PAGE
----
Sunday, July 18, 2004

Roses are Blue...

Rose - 'Blue Girl', photo taken in my garden, May 2003
Up until this year, the rose in the photo above was the "bluest" rose available, and, as you can see, calling it "blue" is a bit of a stretch. There are definitely faint tinges of periwinkle/lavender on the edges, but really, any normal person taking a quick glance at that rose would call it pink. You have to look really hard to see the "blue".

There's a very "purpley" rose called 'Rhapsody in Blue' that's been available in the UK for a few years and is being tested by AARS in the US right now, and as gorgeous as it is, I think the average layman would still call it purple. That won't prevent me from including it in my garden though -- I love the color. I've read it will be available for retail sale in the US by 2006. I can't wait!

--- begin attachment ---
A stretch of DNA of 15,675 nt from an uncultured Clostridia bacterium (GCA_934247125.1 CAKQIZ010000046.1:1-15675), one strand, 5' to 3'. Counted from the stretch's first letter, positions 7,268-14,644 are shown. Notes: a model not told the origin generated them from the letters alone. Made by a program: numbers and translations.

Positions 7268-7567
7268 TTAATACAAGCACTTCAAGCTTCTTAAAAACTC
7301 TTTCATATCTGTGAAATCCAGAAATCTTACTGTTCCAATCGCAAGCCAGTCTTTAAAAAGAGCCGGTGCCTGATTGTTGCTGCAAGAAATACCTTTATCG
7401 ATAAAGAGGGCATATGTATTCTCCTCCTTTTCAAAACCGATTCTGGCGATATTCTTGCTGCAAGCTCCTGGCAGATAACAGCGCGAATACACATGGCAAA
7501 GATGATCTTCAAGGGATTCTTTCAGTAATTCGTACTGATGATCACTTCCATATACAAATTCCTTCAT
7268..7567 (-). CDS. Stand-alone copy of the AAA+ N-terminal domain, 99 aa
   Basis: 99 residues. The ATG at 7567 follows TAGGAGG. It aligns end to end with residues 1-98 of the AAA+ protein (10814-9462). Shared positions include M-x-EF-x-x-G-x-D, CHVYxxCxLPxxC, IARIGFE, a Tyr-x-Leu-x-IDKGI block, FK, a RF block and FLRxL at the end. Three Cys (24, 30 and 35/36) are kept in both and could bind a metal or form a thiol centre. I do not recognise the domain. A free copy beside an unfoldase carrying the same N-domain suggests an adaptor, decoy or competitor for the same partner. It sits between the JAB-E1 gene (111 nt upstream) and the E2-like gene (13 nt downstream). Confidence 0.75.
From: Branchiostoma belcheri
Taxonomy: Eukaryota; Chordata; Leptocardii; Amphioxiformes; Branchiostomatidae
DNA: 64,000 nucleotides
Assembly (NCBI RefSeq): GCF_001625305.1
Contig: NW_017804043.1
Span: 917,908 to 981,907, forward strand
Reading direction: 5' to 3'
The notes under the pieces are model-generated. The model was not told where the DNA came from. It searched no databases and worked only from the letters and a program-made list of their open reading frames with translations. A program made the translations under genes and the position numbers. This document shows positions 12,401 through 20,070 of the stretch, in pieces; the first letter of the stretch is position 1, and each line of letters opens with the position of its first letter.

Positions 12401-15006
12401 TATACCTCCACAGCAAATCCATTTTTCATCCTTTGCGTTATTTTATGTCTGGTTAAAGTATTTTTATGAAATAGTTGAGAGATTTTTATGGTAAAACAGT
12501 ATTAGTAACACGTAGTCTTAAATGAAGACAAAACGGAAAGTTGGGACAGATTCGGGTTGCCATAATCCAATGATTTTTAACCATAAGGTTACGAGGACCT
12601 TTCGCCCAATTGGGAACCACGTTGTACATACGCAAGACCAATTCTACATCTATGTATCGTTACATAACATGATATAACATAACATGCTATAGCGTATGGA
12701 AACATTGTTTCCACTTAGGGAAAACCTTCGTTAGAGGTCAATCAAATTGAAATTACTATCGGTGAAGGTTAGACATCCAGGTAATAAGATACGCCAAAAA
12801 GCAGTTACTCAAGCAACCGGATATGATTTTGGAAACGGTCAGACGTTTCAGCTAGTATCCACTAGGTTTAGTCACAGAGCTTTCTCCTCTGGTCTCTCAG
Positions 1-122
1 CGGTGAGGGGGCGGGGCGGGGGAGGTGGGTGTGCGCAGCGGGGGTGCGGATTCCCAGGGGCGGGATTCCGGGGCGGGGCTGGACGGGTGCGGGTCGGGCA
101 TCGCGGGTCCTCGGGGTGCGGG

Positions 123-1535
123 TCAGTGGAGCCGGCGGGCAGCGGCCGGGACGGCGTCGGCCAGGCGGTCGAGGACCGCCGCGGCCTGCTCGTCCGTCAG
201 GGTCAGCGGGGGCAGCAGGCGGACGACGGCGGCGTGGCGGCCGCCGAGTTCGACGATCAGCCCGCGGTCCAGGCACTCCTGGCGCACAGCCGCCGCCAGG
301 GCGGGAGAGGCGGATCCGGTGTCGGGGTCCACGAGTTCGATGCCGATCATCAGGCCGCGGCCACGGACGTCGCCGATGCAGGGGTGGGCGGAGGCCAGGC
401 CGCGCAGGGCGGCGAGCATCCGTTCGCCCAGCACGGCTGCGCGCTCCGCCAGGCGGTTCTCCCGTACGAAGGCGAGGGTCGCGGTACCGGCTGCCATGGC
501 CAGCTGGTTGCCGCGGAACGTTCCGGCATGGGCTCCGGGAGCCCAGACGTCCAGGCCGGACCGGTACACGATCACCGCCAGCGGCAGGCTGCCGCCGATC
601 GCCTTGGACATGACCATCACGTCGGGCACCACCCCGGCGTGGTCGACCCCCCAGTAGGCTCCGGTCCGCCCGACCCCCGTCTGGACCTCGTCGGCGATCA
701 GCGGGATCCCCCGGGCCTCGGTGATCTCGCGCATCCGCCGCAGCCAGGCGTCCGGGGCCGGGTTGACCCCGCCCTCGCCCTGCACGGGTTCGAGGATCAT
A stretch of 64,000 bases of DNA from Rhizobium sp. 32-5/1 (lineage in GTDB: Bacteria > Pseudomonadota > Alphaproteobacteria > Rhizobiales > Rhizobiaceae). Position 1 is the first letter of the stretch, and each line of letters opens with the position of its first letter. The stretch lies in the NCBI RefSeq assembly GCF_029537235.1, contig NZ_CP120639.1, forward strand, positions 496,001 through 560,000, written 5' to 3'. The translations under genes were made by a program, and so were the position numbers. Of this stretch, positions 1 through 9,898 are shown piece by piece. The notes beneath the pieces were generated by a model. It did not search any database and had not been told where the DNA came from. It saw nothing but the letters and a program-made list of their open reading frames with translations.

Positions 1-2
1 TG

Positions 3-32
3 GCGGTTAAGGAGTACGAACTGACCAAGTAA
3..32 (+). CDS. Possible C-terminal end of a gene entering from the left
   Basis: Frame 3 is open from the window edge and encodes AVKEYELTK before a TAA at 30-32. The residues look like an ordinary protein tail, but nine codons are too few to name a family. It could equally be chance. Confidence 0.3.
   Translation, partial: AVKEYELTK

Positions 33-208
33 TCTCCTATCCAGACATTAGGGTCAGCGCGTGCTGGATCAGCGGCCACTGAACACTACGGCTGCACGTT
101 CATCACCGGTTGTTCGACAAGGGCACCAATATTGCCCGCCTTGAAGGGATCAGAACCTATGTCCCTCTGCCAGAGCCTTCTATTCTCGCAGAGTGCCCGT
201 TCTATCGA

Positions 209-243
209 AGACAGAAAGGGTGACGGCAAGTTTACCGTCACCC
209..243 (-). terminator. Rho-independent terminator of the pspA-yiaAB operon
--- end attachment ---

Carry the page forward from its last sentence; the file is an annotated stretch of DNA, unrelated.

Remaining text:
I do have another "blue" rose that grows next to 'Blue Girl', called 'Lagerfeld', (both are Hybrid Teas), and it is even less "blue" than 'Blue Girl', but since blue is not a color natural to roses, beggars can't be choosers.

Until now.

There has been some recent, ground-breaking research in the area of blue roses, and we could see them in florist shops as early as next Valentine's Day. (Wouldn't that be an interesting message to send your loved one -- a bouquet of blue roses!) A biology/biochemistry/botany geek might appreciate a more scientific explanation here and here.

I, for one, cannot wait until such a true-blue rose is available to purchase as a shrub to be planted in my garden!